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U.S. Coal Hits 12-Year High, Threatening More Energy Inflation

  • Prices are rising ‘because there’s no supply, no availability’
  • Economic recovery from the pandemic has driven up demand
Money Is Trickling Into Appalachia Again As Miners Extract Signing Bonuses And Coal Production Rises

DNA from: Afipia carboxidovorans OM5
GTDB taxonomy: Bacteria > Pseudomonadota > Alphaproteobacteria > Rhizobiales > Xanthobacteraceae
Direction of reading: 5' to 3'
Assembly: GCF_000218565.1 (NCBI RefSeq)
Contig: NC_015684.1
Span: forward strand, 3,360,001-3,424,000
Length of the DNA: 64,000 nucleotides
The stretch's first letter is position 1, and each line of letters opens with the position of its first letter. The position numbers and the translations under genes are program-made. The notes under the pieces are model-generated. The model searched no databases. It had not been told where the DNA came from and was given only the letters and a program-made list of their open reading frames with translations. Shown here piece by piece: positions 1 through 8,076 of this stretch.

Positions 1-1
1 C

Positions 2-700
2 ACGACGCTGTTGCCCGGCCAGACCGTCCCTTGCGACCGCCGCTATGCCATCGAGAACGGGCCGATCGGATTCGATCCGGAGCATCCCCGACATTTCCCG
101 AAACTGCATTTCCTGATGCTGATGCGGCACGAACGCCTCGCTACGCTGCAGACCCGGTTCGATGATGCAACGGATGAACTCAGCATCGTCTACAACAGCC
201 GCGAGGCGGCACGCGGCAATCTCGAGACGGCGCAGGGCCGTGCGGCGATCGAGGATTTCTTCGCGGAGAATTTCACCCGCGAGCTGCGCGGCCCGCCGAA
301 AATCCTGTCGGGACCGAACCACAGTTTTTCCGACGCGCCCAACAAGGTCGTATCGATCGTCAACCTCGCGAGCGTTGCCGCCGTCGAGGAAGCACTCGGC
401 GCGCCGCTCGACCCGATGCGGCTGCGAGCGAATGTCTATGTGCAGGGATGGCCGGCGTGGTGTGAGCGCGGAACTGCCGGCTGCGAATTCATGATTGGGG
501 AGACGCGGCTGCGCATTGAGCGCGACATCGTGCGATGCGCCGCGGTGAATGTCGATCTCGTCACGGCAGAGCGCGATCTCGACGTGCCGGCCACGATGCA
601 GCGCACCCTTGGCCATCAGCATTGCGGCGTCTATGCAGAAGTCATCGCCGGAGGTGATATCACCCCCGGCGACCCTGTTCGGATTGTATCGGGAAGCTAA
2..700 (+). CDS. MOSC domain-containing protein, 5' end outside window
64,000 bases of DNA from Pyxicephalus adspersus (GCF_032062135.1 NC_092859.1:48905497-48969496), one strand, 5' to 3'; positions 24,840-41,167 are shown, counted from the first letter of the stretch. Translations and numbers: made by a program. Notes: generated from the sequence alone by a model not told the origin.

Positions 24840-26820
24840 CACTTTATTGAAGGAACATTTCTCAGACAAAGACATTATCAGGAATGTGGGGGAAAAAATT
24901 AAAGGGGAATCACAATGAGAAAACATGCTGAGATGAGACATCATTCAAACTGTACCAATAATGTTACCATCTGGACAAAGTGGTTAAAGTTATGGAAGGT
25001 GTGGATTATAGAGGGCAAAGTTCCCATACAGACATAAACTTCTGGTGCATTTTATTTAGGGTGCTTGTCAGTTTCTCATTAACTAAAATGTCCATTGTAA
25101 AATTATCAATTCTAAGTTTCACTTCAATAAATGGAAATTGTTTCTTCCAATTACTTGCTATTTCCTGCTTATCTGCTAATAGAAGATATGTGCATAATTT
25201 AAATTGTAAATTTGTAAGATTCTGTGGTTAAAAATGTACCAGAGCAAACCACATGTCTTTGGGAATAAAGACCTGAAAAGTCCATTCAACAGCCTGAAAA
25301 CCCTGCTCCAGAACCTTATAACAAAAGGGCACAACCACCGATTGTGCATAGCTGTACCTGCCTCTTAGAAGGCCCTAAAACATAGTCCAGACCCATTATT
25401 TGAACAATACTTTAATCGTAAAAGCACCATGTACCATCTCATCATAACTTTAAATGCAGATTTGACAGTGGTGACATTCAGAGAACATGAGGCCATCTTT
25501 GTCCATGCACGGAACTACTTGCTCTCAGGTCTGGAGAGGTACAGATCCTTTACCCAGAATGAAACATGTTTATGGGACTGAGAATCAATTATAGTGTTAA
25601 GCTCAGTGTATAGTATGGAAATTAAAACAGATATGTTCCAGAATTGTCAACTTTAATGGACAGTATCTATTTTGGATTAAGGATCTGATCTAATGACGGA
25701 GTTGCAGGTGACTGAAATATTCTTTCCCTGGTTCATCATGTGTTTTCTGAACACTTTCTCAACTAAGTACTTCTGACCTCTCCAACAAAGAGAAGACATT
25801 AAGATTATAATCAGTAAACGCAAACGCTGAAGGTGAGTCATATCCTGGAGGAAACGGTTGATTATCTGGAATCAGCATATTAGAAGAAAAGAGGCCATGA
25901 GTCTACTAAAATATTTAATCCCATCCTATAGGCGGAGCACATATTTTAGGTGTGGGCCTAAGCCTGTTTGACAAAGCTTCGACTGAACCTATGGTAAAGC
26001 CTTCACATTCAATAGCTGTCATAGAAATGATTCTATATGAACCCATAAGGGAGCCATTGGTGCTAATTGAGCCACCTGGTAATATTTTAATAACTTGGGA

Photographer: Andrew Harrer/Bloomberg
Updated on

U.S. coal prices surged to the highest in more than 12 years, threatening to bloat America’s already soaring electricity bills and signaling the dirty fuel isn’t get phased out anytime soon.

Prices for coal from Central Appalachia climbed more than $10 last week to $89.75 a ton on the spot market, according to figures released Monday from S&P Global Market Intelligence. That’s the highest since 2009, when a spike in exports boosted domestic prices for the power-plant fuel. Prices in other U.S. regions are lower but have also climbed in recent months.